Dean John Jackson in Philadelphia Inquirer: “Can We Love More Universally?”
Authored by: John L. Jackson, Jr., PhD
Photography by: Candace diCarlo
Faculty & Research
The following is an opinion piece that was penned by SP2 Dean John L. Jackson, Jr., PhD, and published in the Philadelphia Inquirer.
Pete Tefft, a white nationalist who was part of the violence in Virginia in August, responded to critics by claiming that “fascism is just loving your family and doing what’s best for your nation.” And that is a fairly standard response from white nationalists. Love is ostensibly what drives their ideology and actions, their marches and rallies, their politics and personal choices. They do what they do, they’ll declare (and quite sincerely), because they love. And that is the entire problem.
For a city like Philadelphia, the City of Brotherly Love (and Sisterly Affection), determining exactly what we mean by love — as a political and social community — is no trivial matter.
White supremacists have learned to love in just the ways we all have — partially, imperfectly, and exclusively. They imagine that it is their responsibility, their right, and even their God-given duty to reserve their love for those they consider most like them. It is a more virulent, offensive, and frightening expression of love than we have been used to seeing in public, especially since the 1960s, when the civil rights movement was fairly successful at demonizing explicit displays of racial hatred, but it is not, in some ways, an atypical version of how we’ve all been taught.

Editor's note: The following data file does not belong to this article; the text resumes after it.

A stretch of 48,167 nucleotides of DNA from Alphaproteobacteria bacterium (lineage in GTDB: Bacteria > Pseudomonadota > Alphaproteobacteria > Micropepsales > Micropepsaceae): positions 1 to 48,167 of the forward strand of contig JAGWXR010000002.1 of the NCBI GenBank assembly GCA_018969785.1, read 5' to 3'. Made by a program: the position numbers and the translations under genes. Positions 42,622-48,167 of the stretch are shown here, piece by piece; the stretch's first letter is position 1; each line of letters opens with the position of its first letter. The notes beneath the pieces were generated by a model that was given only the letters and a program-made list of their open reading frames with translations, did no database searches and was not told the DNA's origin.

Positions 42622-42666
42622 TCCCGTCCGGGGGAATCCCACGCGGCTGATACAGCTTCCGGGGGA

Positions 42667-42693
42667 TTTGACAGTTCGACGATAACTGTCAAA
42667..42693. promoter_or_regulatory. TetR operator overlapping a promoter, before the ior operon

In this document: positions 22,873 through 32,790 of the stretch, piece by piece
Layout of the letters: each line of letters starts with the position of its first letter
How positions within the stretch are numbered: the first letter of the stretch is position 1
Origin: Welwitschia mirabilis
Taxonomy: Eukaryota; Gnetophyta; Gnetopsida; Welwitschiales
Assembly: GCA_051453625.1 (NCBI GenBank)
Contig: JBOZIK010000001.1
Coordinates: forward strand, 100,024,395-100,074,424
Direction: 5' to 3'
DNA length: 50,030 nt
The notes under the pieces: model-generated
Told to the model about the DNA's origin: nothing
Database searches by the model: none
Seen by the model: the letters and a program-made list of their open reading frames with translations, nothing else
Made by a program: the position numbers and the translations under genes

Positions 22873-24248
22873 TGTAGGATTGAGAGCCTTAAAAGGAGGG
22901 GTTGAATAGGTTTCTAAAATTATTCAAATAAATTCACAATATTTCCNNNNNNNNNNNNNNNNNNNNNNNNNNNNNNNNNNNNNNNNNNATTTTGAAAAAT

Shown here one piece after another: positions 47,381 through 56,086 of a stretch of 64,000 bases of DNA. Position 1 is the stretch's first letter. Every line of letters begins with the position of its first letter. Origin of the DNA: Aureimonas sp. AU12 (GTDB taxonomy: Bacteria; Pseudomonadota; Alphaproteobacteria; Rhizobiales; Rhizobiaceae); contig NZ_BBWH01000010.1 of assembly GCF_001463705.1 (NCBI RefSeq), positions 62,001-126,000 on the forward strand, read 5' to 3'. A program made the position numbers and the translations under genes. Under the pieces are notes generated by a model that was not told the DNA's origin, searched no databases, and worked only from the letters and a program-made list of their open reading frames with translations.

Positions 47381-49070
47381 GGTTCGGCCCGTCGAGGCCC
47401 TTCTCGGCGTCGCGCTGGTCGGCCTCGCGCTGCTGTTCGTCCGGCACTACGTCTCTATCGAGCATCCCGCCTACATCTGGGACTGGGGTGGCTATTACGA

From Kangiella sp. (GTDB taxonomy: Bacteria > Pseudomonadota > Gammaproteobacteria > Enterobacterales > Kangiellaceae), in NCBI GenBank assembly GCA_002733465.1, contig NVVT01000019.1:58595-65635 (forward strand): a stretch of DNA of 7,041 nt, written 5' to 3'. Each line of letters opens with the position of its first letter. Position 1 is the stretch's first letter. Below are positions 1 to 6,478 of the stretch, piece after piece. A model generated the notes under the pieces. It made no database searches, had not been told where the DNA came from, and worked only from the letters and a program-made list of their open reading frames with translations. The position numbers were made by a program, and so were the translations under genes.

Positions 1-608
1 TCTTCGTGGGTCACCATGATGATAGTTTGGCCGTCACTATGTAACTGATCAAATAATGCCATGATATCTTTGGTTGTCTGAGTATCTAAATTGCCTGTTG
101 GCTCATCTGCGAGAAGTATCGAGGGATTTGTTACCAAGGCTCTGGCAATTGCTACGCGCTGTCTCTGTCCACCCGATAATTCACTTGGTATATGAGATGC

We love “us,” which means the only question, then, is who counts as the “us” worthy of our love. The idea of “race” has convinced many Americans that we can portion out love, affection, and caring in ways that line up with this biologically faulty social category.
Read the full piece published by the Philadelphia Inquirer here…